You need help
One of the key things that you do as a lawyer is to help your
clients sleep better at night. You identify legal risks and work
with your clients to manage these risks. In doing so, you enable
your clients to focus more of their mental energy on their
businesses and less on worrying about what might go wrong.
Lawyers also need help in running their law practices. But
unlike people who run other types of businesses, lawyers are not
very good at asking for help. ("I'm smart. I should be able to
figure this out myself.")
In the complex world that we now live in, failing to get help
can be a crucial mistake. As a lawyer, all you have to sell is your
time. Do you want to spend your time doing client work and
cultivating relationships that can lead to higher value client
work? Or would you like to spend hours solving your computer
problems, doing your own bookkeeping and preparing your own tax
If you are just starting in practice, paying for help may not be
feasible. Until you have generated some cash flow and until you are
busy with client work, it may make sense to try a "do-it-yourself"
approach for a while. But if that is the case, you can still tap
into some of resources that are available to you at little or no
cost. In doing so, you won't spend hours reinventing the wheel.
One source of free help is other lawyers who have been in
practice for a while. There are many attorneys who remember what it
was like to be starting out. Find someone who is willing to meet
with you to discuss how to organize your practice. Find out what
technology they use and how they do their billing.
A great resource is Massachusetts LOMAP (Law Office
Management Assistance Program), an agency supported by your bar
dues. LOMAP provides free technical support to lawyers in the areas
of law office management and technology. They will work with any
lawyer in Massachusetts and they do a great job.
The Law Practice Management Section of the MBA
hosts seminars and meetings that are low or no cost. Check the calendar to see what is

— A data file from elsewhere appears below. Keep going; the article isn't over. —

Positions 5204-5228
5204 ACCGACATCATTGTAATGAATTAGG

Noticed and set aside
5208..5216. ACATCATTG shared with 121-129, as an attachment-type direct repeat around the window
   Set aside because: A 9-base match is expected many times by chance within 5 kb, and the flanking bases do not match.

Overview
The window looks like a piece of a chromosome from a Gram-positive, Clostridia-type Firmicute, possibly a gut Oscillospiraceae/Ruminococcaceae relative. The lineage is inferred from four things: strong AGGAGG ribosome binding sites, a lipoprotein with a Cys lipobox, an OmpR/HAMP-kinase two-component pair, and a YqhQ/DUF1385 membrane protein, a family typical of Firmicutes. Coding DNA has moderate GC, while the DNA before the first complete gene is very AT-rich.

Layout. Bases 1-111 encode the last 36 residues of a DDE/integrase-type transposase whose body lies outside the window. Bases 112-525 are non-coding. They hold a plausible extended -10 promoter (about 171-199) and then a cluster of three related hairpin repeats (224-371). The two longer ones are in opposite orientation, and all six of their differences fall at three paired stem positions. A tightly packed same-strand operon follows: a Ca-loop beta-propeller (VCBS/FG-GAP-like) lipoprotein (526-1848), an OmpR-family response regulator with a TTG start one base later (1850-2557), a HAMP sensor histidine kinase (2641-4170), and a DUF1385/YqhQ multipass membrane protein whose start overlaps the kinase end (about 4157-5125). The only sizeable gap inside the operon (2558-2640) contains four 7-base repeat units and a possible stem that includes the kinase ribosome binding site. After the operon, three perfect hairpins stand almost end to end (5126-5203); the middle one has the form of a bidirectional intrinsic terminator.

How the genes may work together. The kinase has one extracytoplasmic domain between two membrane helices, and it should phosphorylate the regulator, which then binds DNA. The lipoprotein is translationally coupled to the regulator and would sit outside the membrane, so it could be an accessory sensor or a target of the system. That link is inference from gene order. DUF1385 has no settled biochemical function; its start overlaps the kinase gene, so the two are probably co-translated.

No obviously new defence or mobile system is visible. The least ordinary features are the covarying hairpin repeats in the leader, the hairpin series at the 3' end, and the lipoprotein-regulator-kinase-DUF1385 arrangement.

As your law practice (and your cash flow) continues to grow,
make sure that you hire professionals who can help YOU sleep better
at night. Hire an accountant and bookkeeper to worry about the
books. Get a technology consultant who can work on your firm's
network while you spend time on legal work and marketing.
If you are spinning your wheels about where to focus your
marketing energies, consider
hiring a marketing coach. A good coach is a sounding board and
provides guidance and encouragement to ensure that over time, you
are doing the "right" things to help you elevate your reputation
and build your referral relationships (and ultimately generate the
work you want).
Initially, bringing in help may cause your cash flow to
decrease. But hiring consultants is an investment in yourself and
in your business. Getting help means giving yourself the time to
produce higher quality work and to focus on building your business.
You also get the benefit of learning how to run a more efficient
and professional practice.
The great American myth is that people who are successful are
self made. In truth, behind every successful politician,
entrepreneur, athlete, performer or professional services provider
is an army of support. So don't be afraid to get help
yourself. It will do wonders for your practice.
Tip courtesy of Stephen Seckler, president, Seckler Legal
Consulting and Coaching.
Published March 28, 2013
To learn more about the Law Practice Management
Section, which is complimentary for all MBA members,
contact LPM Section Chair Thomas J. Barbar or Vice
Chair Cynthia E.